When a family member becomes sick, it is common for the minds of their loved ones to turn to the person’s estate plan, and particularly whether the person has a will.
If someone does not have a will, a preliminary question that will instruct how to proceed is: does the individual have the capacity to make a will (referred to as “testamentary capacity”)? In some cases, there may be a clear answer one way or the other regarding a person’s capacity. However, quite often the answer to that question either is not so clear or may even be disputed. What can be done in these different situations is discussed below.
1. Family member has testamentary capacity
In this case, the best way to proceed is for arrangements to be made for the sick individual to communicate with an estates lawyer. For information on how a will can be completed while restrictive measures are in place due to COVID-19, we refer the reader to helpful articles our office has released on the topic of making estate planning documents from home (https://www.cwilson.com/how-to-make-estate-planning-documents-from-home/) and the execution of estate planning documents during COVID-19 (https://www.cwilson.com/executing-estate-planning-documents-during-covid-19/).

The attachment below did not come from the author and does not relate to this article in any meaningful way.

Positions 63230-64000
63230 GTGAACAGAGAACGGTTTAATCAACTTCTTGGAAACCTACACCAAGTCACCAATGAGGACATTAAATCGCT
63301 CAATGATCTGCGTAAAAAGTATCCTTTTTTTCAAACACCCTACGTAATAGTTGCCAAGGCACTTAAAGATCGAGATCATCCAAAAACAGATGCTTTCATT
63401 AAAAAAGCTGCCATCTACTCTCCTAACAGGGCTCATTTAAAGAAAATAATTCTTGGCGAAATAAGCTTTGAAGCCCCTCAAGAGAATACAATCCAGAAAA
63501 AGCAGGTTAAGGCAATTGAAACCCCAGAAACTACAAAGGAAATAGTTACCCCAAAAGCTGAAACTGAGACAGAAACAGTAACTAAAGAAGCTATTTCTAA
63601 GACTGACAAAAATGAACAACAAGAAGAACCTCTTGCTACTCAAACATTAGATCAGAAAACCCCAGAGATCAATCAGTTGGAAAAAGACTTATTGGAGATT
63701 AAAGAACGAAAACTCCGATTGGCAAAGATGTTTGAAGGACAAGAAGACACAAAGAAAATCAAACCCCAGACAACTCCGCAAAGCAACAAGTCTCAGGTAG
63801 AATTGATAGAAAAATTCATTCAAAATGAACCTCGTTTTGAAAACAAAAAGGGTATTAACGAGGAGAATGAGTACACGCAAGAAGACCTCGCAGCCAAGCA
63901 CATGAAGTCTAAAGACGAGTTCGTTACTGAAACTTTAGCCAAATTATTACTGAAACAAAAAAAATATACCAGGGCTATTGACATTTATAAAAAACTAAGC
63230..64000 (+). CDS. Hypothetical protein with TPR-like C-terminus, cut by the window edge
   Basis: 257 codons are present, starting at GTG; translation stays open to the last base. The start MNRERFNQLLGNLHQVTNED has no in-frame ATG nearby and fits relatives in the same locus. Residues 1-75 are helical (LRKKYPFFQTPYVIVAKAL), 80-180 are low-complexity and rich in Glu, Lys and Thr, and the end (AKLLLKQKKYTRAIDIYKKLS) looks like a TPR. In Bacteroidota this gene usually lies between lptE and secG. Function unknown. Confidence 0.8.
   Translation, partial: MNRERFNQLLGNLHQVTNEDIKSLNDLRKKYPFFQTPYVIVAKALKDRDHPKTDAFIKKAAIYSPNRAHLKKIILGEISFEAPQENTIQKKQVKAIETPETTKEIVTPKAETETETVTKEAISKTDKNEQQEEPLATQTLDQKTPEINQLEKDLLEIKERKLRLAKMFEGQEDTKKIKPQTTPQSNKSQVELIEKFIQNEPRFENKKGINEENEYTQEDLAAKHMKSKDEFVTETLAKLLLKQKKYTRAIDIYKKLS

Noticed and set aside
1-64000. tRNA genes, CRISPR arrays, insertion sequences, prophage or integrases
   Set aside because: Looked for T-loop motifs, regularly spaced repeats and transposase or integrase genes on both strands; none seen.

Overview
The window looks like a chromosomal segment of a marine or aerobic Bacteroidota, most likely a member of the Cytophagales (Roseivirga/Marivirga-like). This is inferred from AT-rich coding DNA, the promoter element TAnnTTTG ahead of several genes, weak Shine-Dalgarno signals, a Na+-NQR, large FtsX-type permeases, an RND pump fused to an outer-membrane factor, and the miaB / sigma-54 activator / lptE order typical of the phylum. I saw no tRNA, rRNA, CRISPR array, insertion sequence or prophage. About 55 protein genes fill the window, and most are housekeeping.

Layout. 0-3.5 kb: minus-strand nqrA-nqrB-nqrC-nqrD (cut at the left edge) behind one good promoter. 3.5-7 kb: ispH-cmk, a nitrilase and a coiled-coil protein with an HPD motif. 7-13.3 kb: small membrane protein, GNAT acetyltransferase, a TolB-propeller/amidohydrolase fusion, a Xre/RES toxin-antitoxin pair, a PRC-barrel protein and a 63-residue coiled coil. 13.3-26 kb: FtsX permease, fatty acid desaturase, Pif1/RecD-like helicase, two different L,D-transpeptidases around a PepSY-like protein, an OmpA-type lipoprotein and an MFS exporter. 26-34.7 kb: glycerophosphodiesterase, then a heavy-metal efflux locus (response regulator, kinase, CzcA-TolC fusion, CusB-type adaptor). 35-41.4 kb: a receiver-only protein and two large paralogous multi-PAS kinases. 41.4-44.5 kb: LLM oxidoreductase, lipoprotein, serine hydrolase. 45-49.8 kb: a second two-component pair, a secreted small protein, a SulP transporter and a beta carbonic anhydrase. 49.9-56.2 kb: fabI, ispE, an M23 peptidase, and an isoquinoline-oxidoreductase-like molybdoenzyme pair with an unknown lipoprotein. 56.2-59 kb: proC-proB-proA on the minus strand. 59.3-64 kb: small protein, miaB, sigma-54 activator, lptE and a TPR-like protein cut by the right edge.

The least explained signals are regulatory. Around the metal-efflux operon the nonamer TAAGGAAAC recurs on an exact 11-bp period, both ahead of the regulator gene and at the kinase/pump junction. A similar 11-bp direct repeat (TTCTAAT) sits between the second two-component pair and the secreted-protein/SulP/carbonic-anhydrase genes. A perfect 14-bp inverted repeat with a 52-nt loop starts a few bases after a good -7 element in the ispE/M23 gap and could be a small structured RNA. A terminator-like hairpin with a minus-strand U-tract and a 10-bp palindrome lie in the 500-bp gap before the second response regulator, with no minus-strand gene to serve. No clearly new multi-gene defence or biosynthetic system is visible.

2. Family member does not have testamentary capacity
It is an unfortunate and difficult situation when a loved one has experienced a decline in mental cognition. If the individual has not made a will prior to losing their capacity to do so, they will not be able to make a valid will. It is important to note that a person acting under a power of attorney cannot make or change a will for the adult for whom the attorney is acting (Power of Attorney Act, Section 21).
When a person passes away without having a will, it is called an intestacy. There are certain rules that apply on an intestacy which provide how an individual’s assets will be divided. We refer the reader to the following article which provides details on how a person’s estate will be distributed on an intestacy: https://www.cwilson.com/inherits-person-dies-without-will/.
3. It is unclear whether family member has testamentary capacity
If there is any uncertainty about whether a loved one has capacity to make a will, it is recommended to speak to an experienced estates lawyer about the matter. Such situations can be complex and can often lead to conflict. An estates lawyer will be equipped to provide guidance based on the individual’s condition and will be best positioned to provide family members with as much certainty as possible.
Clark Wilson’s estate lawyers are available to help you with the creation of estate documents or any issues regarding possible incapacity. For assistance with your estate and incapacity planning or litigation matters, please contact us.